Tuesday, January 28, 2014

Fitness for Starters. Weights, Reps, and Sets.

So I've been doing lots of research to make sure I presented general but accurate information to you about basic fitness terminology, as well as picking a weight, and understanding sets. These are things I didn't know or understand as a beginner, which would have helped me a great deal.

 Especially for those of us who can’t afford a gym, and have to do and figure this out on our own.

Let us start by talking about picking your weight. There are so many benefits of using weights for men and women. A huge misconception is that they are only for men, or only for building muscle. This is not completely accurate. Doing weight training increases metabolism, which means burning more calories, which means shredding more fat. It’s all about knowing how to use them. The ranges are:

Building bigger muscles: 4-10 repetitions. Toning, losing fat: 8-15 repetitions.

Obviously, these are huge gaps, so this depends on you, your weight and your sets. A lot of premade online workouts will tell you how many to do.
The rules of thumb with weight is ‘Pick the heaviest weight that allows you to complete all the required repetitions.” So if you are doing 15 dumbbell presses, pick a weight that allows you to complete all sets of 15 repetitions, without sacrificing form. It should be challenging, but not impossible.

     So choosing how many sets you should do, depends on your repetitions. You should do enough sets to complete a total of 25-30 repetitions per muscle group. So if you are doing 15 repetitions of dumbbell presses, you would complete 2 sets. (Or more, if you are at that level.) A set is just a reference to the muscle group and how many times that muscle group was worked. So if you did 15 squats three separate times, you did three sets of squats.
Alternating sets are when you do a set than rest and do a set that works the opposite muscle group. Choosing rest between sets depends on your repetitions.  For 4-8 repetitions, rest 2-3 minutes, for 8-12 repetitions, rest 1-2 minutes, and for 12+ repetitions, rest 30 seconds to 1 minute.

A circuit is when you do three or more exercises in succession without resting between sets. Usually alternating between upper and lower body. As an example, you could do push-ups, squats, barbell press, and hip raises, so the upper body rest while the lower is being worked. Sometimes transitioning from one move to the next with little to not rest in-between, then taking a break at the end of the circuit before you did it again. Usually a circuit is done at least two times threw. Go back to when I talked about picking your number of sets. You do as many sets as it takes to get at least 25 repetitions per muscle group. So if you are doing 12-15 repetitions, you need to do at least two sets, so you would perform the whole circuit at least two times through. Circuit training is a popular way to train for those who want a high intensity interval workout.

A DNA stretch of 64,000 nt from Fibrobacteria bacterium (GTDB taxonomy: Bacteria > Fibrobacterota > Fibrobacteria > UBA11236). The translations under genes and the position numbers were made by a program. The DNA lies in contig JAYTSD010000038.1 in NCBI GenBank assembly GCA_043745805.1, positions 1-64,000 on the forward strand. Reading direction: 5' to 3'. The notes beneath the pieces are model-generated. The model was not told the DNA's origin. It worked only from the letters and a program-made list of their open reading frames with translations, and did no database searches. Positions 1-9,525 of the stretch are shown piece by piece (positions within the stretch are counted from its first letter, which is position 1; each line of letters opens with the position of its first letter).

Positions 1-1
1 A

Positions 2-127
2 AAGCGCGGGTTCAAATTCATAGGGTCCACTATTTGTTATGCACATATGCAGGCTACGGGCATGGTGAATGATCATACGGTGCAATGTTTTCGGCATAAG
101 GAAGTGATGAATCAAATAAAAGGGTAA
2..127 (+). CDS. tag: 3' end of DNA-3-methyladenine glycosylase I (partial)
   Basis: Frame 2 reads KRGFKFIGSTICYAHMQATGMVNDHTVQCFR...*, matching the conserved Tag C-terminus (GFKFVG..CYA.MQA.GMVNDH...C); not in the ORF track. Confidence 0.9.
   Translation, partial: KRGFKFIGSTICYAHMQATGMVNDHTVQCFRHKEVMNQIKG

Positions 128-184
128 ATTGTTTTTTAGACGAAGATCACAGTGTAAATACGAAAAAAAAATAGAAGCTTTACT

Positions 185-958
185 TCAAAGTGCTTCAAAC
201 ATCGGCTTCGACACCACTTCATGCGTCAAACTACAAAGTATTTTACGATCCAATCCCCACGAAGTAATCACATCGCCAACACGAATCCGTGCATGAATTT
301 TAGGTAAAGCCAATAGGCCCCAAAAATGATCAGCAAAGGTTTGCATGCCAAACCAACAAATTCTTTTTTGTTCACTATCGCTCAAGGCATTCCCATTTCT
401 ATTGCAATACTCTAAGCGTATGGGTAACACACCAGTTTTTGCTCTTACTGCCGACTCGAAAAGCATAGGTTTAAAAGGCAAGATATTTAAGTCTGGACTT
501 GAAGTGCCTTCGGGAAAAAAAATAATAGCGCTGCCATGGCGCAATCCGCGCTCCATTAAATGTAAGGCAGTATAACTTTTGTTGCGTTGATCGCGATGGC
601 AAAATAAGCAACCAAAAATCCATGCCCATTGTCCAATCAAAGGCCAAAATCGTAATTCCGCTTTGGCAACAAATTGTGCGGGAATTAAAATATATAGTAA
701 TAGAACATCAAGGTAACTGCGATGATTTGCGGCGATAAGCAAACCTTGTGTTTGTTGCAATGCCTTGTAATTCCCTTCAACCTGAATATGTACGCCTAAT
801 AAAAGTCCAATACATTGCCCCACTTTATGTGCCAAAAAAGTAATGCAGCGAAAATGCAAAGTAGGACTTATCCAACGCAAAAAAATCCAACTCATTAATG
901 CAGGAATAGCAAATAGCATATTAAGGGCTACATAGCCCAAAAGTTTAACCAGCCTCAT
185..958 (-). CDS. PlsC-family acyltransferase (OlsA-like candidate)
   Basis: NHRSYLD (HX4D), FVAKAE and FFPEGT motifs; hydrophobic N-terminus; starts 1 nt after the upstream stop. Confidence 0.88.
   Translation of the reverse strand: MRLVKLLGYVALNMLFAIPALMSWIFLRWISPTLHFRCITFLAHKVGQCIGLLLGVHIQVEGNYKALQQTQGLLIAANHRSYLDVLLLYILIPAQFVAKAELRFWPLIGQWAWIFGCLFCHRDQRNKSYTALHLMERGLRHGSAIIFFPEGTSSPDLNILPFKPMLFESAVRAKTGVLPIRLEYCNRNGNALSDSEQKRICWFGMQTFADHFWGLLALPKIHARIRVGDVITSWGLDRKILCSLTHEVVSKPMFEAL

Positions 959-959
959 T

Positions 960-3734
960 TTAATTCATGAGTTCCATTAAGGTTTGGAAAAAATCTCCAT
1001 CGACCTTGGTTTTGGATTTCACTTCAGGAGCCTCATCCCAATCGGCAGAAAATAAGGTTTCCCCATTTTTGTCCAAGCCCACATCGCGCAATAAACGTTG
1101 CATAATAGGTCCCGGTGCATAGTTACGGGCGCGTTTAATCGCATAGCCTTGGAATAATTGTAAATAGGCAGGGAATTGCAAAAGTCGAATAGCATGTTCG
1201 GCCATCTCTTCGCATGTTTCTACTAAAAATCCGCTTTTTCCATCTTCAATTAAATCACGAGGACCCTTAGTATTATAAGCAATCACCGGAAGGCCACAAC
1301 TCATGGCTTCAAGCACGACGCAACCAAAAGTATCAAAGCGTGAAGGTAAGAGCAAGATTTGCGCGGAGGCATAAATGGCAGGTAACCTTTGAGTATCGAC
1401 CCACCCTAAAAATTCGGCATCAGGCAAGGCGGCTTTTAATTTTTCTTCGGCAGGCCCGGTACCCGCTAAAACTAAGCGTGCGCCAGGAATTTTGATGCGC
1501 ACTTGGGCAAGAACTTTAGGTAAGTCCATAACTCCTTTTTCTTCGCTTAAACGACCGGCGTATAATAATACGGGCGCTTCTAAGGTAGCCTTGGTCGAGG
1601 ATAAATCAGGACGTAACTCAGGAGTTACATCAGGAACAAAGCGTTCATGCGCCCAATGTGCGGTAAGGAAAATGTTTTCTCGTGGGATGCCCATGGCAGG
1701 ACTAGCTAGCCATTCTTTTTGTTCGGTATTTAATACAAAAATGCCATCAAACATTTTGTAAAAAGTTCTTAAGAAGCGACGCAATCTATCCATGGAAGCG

So the biggest suggestion when using weights is lowering the weight slowly and controlled, and then quickly raising it up. So for rows, presses, curls etc. You can apply this method to all your movements, such as push-ups, squats, lunges, hips raises (aka hip bridges), and so on. Slowly lowering helps you build strength faster, and the sudden quick raising movement activates more muscle fibers. The only exception to this rule is explosive movements like squat jumps, or alternative lunge jumps etc. where the whole movement is quick and explosive. On a side note, there are many different ways to hold your equipment, especially dumbbells. Do what feels natural, but I suggest you look it up, and see how variations in holding can effect and change how the muscle is being worked.

     It’s important to maintain balance in your body. So when you train, make sure you work the opposite muscle group. If you do chest, make sure you do upper back, pair bicep and triceps, quads with glutes and hamstrings, etc. If you don’t maintain balance, you will have a strong chest, but weak upper back, effecting things like your posture. So if you are writing your own circuits, or finding circuits on websites like Pinterest, make sure they have a balance, or adjust accordingly. A book I would suggest that shows muscle groups, moves, and variations, as well as equipment alternatives that I reference on a daily basis is “The Women’s Health Big Book of Exercises” (they also have a mens health version.)

Last but not least, as a beginner, there are so many moves available per muscle group, and almost all of them have a body weight alternative available. You don’t need to go out and buy a whole gym, if you can’t afford equipment, there are still no excuses because of all the body weight versions out there. However, if at any point you are able to get equipment the two I would add in order of importance, (in my opinion) would be dumbbells, and then a barbell and weight plates. With those two items, there are easily hundreds of moves and variations available to you. I would also at some point add a Swiss ball, but not a high priority. There are standing, sitting and lying variations on so many moves that if you have a chair, floor, or your own two feet you will be okay.

Make sure you drink lots of water and listen to your body.

Yours truly,